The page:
A soldier who would one day retire in Hermanus surprised himself by earning the highest British military award. He is William Henry Hewitt who was awarded the Victoria Cross in 1917 and who lived in Natal, South Africa between 1905 and 1915 and in Hermanus in the 1950s. He returned to the UK only when he was terminally ill early in the 1960s, but left instructions that his body should be cremated and the ashes cast into the sea at his favourite resting place along the Hermanus Cliff Path.
The railways of Southern Africa have developed since the mid-nineteenth century and the earliest built were based on the proven technology of the railways of Great Britain. The first railway lines were begun in 1859 in Cape Town and Durban (for more information click here for “Ox-Wagon to Iron Horse”) and were laid to the gauge of 4ft-8½in (1435mm).
In a recent article published by the author (click here to view), reference was made to a modern photographic phenomenon, namely “found photographs”. In short: “Found photographs” are discarded vintage photographs typically found at charity stores, car boot sales, flea markets or antique fairs. As a single image, any “found” or the converse thereof, “lost” photograph, has sadly lost its original context when viewed by a total str
Settlers from Northern Germany came into Natal in two main groups. The first to arrive was a group contracted to the Natal Cotton Company. This was a company established by Jonas Bergtheil, who had come from Germany in 1843 scouting for business opportunities in the region. He found one when he noticed cotton being grown.
In the article below, Dr J. Pringle tells the inspiring story of the preservation of the St Johns Presbyterian Church clock in Pietermaritzburg. The piece was first published in the 1980 edition of Restorica, the journal of the Simon van der Stel Foundation (today the Heritage Association of South Africa). Thank you to the University of Pretoria (copyright holders) for giving us permission to publish.
The history around photography and photographers active in South Africa during the mid-1880s to early 1910s remains a vastly untapped field of research.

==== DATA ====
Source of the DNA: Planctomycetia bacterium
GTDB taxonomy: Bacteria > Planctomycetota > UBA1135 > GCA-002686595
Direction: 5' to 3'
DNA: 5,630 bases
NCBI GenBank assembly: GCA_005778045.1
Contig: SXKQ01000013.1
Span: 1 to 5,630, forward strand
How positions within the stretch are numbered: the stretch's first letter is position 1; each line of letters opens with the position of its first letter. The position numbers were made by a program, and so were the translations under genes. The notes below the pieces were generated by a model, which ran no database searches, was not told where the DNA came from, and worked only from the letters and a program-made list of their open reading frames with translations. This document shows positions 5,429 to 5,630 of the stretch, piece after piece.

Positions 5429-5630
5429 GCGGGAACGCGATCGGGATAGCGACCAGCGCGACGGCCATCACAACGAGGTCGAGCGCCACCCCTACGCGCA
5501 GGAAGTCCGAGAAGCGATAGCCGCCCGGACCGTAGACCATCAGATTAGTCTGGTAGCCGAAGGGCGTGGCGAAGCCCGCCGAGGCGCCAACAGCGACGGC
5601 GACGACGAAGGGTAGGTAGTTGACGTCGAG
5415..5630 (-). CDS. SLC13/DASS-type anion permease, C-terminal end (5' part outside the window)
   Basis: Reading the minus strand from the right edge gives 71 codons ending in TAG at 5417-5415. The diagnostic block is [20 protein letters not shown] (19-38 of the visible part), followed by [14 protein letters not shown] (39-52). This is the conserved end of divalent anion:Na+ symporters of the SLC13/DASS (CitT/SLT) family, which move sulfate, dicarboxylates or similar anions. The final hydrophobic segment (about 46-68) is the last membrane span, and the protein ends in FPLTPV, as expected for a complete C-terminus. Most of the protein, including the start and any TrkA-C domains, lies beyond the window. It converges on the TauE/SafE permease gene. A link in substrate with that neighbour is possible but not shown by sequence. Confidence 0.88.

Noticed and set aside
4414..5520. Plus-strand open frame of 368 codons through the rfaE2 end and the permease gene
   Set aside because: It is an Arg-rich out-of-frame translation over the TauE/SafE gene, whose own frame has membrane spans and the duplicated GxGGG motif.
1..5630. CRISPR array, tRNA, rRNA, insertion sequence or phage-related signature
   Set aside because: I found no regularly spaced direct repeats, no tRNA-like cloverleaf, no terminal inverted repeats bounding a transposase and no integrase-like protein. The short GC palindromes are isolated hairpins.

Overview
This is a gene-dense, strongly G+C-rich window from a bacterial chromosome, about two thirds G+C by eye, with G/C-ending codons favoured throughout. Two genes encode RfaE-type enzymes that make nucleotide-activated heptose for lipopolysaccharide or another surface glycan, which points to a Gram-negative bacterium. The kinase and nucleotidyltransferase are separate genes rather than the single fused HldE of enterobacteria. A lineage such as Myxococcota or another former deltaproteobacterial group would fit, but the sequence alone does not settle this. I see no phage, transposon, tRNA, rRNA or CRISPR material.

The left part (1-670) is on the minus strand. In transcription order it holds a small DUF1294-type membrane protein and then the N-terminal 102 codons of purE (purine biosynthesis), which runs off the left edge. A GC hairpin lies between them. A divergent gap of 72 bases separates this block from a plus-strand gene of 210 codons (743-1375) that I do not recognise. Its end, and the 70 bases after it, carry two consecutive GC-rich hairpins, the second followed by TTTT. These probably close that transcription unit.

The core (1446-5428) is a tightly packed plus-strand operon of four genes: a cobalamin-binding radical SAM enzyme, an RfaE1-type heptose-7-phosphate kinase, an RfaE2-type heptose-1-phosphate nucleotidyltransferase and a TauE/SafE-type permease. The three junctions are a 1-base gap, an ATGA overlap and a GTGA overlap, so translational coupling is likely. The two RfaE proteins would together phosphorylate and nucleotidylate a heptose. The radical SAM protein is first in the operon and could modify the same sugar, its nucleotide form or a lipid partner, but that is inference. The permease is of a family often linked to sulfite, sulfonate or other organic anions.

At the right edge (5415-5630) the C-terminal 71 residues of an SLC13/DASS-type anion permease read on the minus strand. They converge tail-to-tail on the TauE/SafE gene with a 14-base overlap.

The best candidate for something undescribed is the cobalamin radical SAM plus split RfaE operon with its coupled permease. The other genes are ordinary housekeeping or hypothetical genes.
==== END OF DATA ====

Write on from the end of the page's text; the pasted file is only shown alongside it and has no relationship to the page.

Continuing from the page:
In the article below, journalist Lucille Davie recounts the fascinating story behind Nelson Mandela's capture near Howick in the early 1960s. The piece was originally published on the Brand South Africa website on 2 July 2013. Click here to view more of Davie's writing.
Nelson Mandela’s head rises dramatically from the ground on a small plot outside the village of Howick in KwaZulu-Natal. His face is sculpted in 50 thin steel columns, marking the spot where he was arrested in 1962.
The old Durban Railway Station is a much-loved landmark that plays a key role in Durban's tourism offering. It is hard to imagine there was a time when the powers that be planned to demolish the structure and redevelop the site. The article below which appeared in the Sunday Tribune on 10 October 1976, begins by describing the threat to the building and then highlights its architectural and historical significance. Thankfully the façade of the building was saved with a new office building built behind.
My five older siblings had all been to missionary schools and turned out exceptionally well. My parents probably chose Inanda because of the school’s reputation and the fact that family friends had sent their children there, so I would have older friends to look after me.
The short article below, written by an unknown author, tells the story of the restoration of the Old Ireland Building (Edgars) on Church Street, Pietermaritzburg. The piece appeared in the 1979 edition of Restorica, the journal of the Simon van der Stel Foundation (today the Heritage Association of South Africa). Thank you to the University of Pretoria (copyright holders) for giving us permission to publish.